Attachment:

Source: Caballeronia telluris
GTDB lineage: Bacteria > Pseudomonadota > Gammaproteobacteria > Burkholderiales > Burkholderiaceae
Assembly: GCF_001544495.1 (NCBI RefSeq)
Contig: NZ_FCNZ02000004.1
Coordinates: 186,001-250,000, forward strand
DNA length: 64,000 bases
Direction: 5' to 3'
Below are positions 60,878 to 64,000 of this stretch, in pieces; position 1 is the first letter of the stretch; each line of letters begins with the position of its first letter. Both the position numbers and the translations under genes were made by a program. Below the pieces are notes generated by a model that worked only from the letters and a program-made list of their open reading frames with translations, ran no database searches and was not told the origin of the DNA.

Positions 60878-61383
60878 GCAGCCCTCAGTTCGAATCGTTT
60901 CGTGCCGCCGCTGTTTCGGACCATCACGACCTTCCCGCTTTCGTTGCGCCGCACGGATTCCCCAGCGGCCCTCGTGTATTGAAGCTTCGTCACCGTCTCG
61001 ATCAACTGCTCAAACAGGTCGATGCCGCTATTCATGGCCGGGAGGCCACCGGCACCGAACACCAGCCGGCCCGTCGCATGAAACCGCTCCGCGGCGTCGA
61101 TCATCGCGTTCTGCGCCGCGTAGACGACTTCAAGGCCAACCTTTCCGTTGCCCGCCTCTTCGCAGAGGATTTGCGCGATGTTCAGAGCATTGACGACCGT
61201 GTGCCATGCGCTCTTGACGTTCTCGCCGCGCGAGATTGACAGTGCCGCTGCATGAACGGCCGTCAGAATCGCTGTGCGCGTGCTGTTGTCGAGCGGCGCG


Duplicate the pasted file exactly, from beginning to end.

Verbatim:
Source: Caballeronia telluris
GTDB lineage: Bacteria > Pseudomonadota > Gammaproteobacteria > Burkholderiales > Burkholderiaceae
Assembly: GCF_001544495.1 (NCBI RefSeq)
Contig: NZ_FCNZ02000004.1
Coordinates: 186,001-250,000, forward strand
DNA length: 64,000 bases
Direction: 5' to 3'
Below are positions 60,878 to 64,000 of this stretch, in pieces; position 1 is the first letter of the stretch; each line of letters begins with the position of its first letter. Both the position numbers and the translations under genes were made by a program. Below the pieces are notes generated by a model that worked only from the letters and a program-made list of their open reading frames with translations, ran no database searches and was not told the origin of the DNA.

Positions 60878-61383
60878 GCAGCCCTCAGTTCGAATCGTTT
60901 CGTGCCGCCGCTGTTTCGGACCATCACGACCTTCCCGCTTTCGTTGCGCCGCACGGATTCCCCAGCGGCCCTCGTGTATTGAAGCTTCGTCACCGTCTCG
61001 ATCAACTGCTCAAACAGGTCGATGCCGCTATTCATGGCCGGGAGGCCACCGGCACCGAACACCAGCCGGCCCGTCGCATGAAACCGCTCCGCGGCGTCGA
61101 TCATCGCGTTCTGCGCCGCGTAGACGACTTCAAGGCCAACCTTTCCGTTGCCCGCCTCTTCGCAGAGGATTTGCGCGATGTTCAGAGCATTGACGACCGT
61201 GTGCCATGCGCTCTTGACGTTCTCGCCGCGCGAGATTGACAGTGCCGCTGCATGAACGGCCGTCAGAATCGCTGTGCGCGTGCTGTTGTCGAGCGGCGCG